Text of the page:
Hold DC's primary in November, not July
Councilmember Mary Cheh announced yesterday that to comply with the federally mandated Military and Overseas Voter Empowerment (MOVE) Act, she will propose moving the District's primary elections from September to July. Instead, DC should consolidate the primary and general into a single November nonpartisan election, with Instant Runoff Voting.
The MOVE Act requires the District to transmit absentee ballots to military and overseas voters no later than 45 days before an election. The District's current practice of holding September primaries does not provide sufficient time for the Board of Elections to prepare and disseminate ballots consistent with the MOVE Act.
Moving the primaries to August would solve that problem, but many DC residents take vacations in August. July is better, but it would create a worse problem: extended lame-duck periods for incumbents who lose or who are not running for reelection.
This is a recipe for bad governance. Given DC's Democratic-dominated process, many Councilmembers, the Mayor, and, beginning in 2014, the Attorney General would all remain in office for up to half a year after a presumptive successor has been chosen in the only truly competitive contest.
There are better solutions to the logistical problem created by the MOVE Act, which not only would reduce lame-duck periods and save the cash-strapped Board of Elections money, but, more importantly, they would enfranchise more voters in the District and create more legitimate election results.
Topher Mathews advocated last year for scrapping the primary system and instituting an Instant Runoff Voting (IRV) system in the District. Implemented in tandem, these two proposals would allow DC to comply with the MOVE Act by providing for a single November election.
Having the election which really counts in November, rather than June, would also increase overall turnout, since more voters participate in the national election in November than a local-only primary. Some policymakers actually considered moving DC's primary to February, to coincide with the presidential primary, but that would have made the lame-duck problem far worse.
Among alternatives to the current election system, IRV is relatively easy for voters to comprehend, an important criterion for any election system. Rather than cast a vote for a single candidate, voters rank candidates for each office in order of their preference.
Votes are counted in rounds. If there is no candidate with support of a majority after the first round, the least popular candidate is eliminated. Every ballot is then counted again, this time using the highest ranked remaining candidate on each ballot. The process is repeated until one candidate receives at least 50 percent of all votes cast.
The clear advantage of such a system is that it bestows greater legitimacy on an election winner than a winner-by-plurality system. Furthermore, because voters' preferences count even after their first choice candidate is eliminated from a race due to insufficient support, IRV systems encourage voters to express their genuine preferences without risking losing influence in the election.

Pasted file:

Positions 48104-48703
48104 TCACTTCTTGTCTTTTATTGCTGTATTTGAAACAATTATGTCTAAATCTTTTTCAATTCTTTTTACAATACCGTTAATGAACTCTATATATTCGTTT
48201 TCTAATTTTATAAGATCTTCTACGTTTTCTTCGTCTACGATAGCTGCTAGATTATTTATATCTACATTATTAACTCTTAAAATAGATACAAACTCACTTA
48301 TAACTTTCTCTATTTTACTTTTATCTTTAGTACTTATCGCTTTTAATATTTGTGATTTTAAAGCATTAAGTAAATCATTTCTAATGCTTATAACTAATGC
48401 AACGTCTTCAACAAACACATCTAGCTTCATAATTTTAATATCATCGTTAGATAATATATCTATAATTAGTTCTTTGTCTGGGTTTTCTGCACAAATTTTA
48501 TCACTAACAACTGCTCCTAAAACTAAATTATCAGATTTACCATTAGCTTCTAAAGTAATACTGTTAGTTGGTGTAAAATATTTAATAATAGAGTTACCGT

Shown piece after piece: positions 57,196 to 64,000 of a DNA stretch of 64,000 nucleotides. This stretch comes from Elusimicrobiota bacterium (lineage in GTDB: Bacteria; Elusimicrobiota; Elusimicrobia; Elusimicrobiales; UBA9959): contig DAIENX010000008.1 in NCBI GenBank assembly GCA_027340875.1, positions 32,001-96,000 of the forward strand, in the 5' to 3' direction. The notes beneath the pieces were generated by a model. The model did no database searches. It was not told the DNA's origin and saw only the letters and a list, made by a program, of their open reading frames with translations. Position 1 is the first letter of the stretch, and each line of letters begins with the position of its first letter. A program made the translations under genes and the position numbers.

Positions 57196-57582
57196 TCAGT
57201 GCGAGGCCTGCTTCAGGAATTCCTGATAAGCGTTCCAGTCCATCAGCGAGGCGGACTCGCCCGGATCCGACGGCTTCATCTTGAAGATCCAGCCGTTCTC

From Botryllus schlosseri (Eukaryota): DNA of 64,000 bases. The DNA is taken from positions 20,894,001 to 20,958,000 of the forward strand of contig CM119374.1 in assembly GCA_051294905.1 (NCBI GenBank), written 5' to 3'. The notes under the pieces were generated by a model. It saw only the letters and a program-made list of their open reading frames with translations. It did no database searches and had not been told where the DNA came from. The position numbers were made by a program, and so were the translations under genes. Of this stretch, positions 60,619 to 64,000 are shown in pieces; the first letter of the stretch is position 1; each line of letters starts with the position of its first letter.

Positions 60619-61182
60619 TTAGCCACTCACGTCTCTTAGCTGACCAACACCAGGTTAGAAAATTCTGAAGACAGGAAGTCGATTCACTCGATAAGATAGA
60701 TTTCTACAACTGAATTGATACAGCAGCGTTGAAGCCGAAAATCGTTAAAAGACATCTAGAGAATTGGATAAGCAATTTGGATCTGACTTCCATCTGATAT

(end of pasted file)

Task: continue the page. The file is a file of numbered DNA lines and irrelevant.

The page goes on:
An IRV-based election would also solve the problem DC Democrats are grappling with in the April 26 special election to fill the at-large Council seat. 21 individuals have already picked up candidate petitions. In an electoral field that crowded, it will be next to impossible for any candidate to win a majority of votes.
This is consistent with the history of special elections in the District. In the 4 special elections for Council seats that have taken place since 1994, no winning candidate has won a majority of ballots cast.
Many party Democrats are concerned about repeating 1997's special election where Arrington Dixon, chosen by the Democratic State Committee, lost to then-Republican David Catania in a special election in which Democrats split their votes between two candidates from the party.
Some candidates are alleging that party insiders have pressured them to drop out to unify the Democratic field behind Sekou Biddle and prevent Patrick Mara from winning with a more unified base of Republicans as well as supportive Democrats. An IRV system would eliminate the need for these tactics.
Biddle already has experience winning in similar circumstances. In 2007, he won a special election for a Board of Education seat. In a field of 8 candidates, he reigned victorious with 30 percent of the vote, beating a competitor by less than 2 percentage points.
Complying with the MOVE Act is but the most recent reason for the Council to consider omnibus election reform. In addition to eliminating partisan primaries and adopting an IRV system, the Council should rationalize the process for filling vacated Council seats. Collectively, these changes will increase voter participation and avoid long lame-duck periods or backroom strategizing, leaving the decision to all residents of DC.
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